According to current data from the National Institute of Diabetes and Digestive and Kidney Diseases (NIDDK), more than 2 in 5 American adults suffer from obesity, including severe obesity. Like most chronic diseases, obesity comes with many risk factors and common comorbid conditions. It’s responsible for approximately 280,000 deaths per year in the U.S. alone.

With these statistics in mind, it’s little surprise that effective weight loss drugs are of significant interest to healthcare providers and the American population at large. As new products emerge and new research trials unfold, people are eager to hear about the latest cutting-edge medications and get their hands on them as quickly as possible.

Over the past year or two, the prescription medication, Ozempic, has received a lot of press and attention for its off-label reputation as an effective weight loss drug. Social media celebrities have touted it as a miracle, and demand has surpassed availability, creating a worldwide shortage of semaglutide (Ozempic’s active ingredient). But in Ozempic’s wake, other similar drugs are also emerging.

One such drug is Mounjaro. If you haven’t heard of it yet, you probably will soon. Mounjaro’s early clinical trials seem to indicate that it may be even more effective for weight loss than Ozempic. But that doesn’t necessarily mean it will be the right choice for everyone.

In this post, we’ll take a look at the similarities and differences between Ozempic and Mounjaro, as well as the weight loss data from their respective clinical trials. We’ll also review side effects and consider who may be a good candidate for weight loss drugs. As always, keep in mind that, though we strive to present accurate and unbiased information, none of the information on’s website is intended to replace advice from a medical professional. Always speak to your doctor about personal questions or concerns related to weight loss.

How Ozempic & Mounjaro Help With Weight Loss

Ozempic and Mounjaro are both name-brand prescription medications that are FDA-approved for treating adults with Type 2 Diabetes. In people with Type 2 Diabetes, healthy weight loss has been associated with both of these drugs. They have both also garnered off-label reputations as weight loss drugs, even for patients without Type 2 Diabetes.

Ozempic and Mounjaro are non-insulin drugs that are injected subcutaneously once weekly. They both imitate incretin hormones (gut peptides secreted during the digestive process), thereby stimulating natural insulin release from the pancreas. Additionally, they signal multiple body systems that digestion is underway and thus alter hunger signaling pathways—which can result in weight loss.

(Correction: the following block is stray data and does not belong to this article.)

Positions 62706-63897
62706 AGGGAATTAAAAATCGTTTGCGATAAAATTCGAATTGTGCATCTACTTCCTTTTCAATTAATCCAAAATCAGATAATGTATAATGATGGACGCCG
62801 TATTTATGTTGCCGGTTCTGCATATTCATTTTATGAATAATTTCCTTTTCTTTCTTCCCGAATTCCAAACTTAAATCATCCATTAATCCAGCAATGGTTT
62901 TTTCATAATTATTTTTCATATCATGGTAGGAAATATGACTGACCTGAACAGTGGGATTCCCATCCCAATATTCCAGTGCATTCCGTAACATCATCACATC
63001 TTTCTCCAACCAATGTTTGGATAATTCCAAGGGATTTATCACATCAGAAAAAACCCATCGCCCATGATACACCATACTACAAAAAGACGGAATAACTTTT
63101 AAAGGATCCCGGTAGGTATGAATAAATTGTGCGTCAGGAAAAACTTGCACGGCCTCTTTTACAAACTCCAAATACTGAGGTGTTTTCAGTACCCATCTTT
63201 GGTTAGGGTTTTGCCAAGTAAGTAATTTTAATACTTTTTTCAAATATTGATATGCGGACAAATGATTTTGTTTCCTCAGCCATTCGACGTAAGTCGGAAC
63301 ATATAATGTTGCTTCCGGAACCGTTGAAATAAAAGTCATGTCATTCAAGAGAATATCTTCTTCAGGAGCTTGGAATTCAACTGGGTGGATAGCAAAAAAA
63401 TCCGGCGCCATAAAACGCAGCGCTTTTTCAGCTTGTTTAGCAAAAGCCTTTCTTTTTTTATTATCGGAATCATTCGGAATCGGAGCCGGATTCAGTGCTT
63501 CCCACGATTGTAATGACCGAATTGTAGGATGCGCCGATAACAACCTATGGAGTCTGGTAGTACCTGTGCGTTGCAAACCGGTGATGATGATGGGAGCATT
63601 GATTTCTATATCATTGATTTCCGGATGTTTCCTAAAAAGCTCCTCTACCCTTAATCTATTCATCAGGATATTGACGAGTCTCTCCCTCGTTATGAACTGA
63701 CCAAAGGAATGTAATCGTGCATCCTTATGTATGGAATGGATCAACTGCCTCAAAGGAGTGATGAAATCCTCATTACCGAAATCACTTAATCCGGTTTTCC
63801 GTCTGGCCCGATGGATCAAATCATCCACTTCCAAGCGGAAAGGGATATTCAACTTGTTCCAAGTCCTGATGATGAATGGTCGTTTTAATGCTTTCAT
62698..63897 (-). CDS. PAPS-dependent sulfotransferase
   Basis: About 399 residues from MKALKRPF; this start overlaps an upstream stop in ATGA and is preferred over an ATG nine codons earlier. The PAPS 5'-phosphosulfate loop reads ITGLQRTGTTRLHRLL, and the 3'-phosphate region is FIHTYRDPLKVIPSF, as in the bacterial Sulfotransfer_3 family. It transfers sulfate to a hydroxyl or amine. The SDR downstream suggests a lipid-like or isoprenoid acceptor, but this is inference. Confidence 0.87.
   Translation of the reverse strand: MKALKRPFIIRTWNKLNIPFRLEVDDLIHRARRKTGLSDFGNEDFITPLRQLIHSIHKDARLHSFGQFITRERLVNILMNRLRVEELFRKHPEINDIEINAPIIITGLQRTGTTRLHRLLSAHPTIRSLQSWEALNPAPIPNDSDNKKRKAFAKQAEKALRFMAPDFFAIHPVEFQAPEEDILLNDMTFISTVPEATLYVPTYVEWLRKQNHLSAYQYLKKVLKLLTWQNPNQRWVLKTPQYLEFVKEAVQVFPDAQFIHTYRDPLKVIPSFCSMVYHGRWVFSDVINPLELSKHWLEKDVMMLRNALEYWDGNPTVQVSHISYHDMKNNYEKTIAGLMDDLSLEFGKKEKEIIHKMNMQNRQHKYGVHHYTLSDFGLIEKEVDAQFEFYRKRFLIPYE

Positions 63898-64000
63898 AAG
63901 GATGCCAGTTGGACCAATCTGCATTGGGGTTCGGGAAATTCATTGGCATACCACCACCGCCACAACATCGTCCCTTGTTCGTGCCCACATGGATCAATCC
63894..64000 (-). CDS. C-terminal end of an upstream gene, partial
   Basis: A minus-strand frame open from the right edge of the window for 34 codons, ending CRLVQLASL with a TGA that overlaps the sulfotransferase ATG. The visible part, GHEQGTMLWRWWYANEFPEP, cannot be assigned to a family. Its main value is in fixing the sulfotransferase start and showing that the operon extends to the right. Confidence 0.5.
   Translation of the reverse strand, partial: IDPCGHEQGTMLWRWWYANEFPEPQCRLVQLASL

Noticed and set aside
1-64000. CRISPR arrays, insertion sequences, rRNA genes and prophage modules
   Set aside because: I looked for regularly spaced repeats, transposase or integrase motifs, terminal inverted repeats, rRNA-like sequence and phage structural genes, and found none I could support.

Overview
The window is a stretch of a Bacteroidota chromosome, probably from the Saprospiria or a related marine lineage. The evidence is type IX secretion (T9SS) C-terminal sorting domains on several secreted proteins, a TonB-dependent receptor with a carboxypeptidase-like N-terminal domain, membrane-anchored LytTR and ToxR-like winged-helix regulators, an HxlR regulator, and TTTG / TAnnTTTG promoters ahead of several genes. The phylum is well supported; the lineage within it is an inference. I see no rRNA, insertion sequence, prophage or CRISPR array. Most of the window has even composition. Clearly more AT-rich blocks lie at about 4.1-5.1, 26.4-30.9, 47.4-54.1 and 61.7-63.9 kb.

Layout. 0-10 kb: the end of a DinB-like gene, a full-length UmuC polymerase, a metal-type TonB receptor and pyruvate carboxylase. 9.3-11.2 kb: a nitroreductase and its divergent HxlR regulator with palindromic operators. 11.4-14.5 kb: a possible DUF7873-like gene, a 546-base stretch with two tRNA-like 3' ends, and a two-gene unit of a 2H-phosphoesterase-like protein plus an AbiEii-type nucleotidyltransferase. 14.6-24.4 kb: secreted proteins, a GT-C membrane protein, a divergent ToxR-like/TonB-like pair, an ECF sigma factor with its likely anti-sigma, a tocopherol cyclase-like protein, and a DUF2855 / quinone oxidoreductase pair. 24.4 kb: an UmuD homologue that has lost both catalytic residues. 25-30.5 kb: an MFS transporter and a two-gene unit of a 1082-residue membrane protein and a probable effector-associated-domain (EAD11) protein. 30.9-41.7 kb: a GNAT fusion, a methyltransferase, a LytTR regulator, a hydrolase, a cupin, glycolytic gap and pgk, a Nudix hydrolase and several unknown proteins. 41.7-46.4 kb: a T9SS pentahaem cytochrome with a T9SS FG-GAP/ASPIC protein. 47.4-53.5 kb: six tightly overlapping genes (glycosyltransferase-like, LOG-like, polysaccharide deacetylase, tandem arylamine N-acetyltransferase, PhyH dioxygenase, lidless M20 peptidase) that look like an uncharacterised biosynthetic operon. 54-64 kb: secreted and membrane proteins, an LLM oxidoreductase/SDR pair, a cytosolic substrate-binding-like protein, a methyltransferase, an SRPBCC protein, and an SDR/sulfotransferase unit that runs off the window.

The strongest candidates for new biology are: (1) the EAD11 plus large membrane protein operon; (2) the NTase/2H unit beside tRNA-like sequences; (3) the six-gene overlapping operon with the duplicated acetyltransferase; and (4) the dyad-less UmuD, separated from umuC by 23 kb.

See also: Mounjaro Alternatives You Can Consider

Who’s Considered a Good Candidate for Weight Loss?

Patients without a diagnosis of Type 2 Diabetes who may be good candidates for using Ozempic or Mounjaro off-label for weight loss are typically medically overweight or obese. Patients with a body mass index (BMI) over 27 who also have at least one weight-related condition (such as high blood pressure, high cholesterol, or cardiac conditions) are often eligible, as are those with a BMI over 30, with or without weight-related conditions.

Just because a patient is overweight or obese does not automatically mean that Ozempic or Mounjaro will be an appropriate medication for them. Before prescribing either of these drugs, your healthcare provider will carefully consider your symptoms, medical history, other medications, and a variety of other risk factors.

Ozempic vs. Mounjaro: The Main Differences

Though they share many commonalities, there are some critical differences between Ozempic and Mounjaro. Let’s take a look:

  • Active Ingredient – The active ingredient in Ozempic, manufactured by Novo Nordisk, is semaglutide. The active ingredient in Mounjaro, manufactured by Eli Lilly, is tirzepatide.
  • Indication – While both medications are indicated for improving glycemic control in adults with Type 2 Diabetes, Ozempic is also indicated for reducing the risk of major cardiovascular events in patients with a diagnosis of Type 2 Diabetes and cardiovascular disease. Neither medication is currently approved for weight loss.
  • Number of Receptor Agonists – Both Mounjaro and Ozempic are glucagon-like peptide 1 (GLP-1) receptor agonists. But Mounjaro is also a glucose-dependent insulinotropic polypeptide (GIP) receptor agonist, which may give it an edge in terms of its impact on blood glucose regulation and body weight management.
  • Dosage – Dosages vary significantly between the two medications. See more about dosages below.

Ozempic vs. Mounjaro: Dosages

Both Mounjaro and Ozempic come in pre-filled single-patient injectable pens and are injected subcutaneously (under the skin) once per week. When starting either medication, it’s standard for patients to begin at a low initial dose that’s built up to a therapeutic dose over time, allowing the body to adjust slowly to side effects. Not all patients will require the same weekly dose, and your healthcare provider will monitor your body’s needs accordingly.

Ozempic comes in the following weekly dosages: 0.25 mg (not an ongoing dose), 0.5 mg, 1 mg, and 2 mg. Typically, a patient will take the 0.25 mg dose for four weeks before moving up to the 0.5 mg dose for another four weeks and then up to even higher doses if necessary.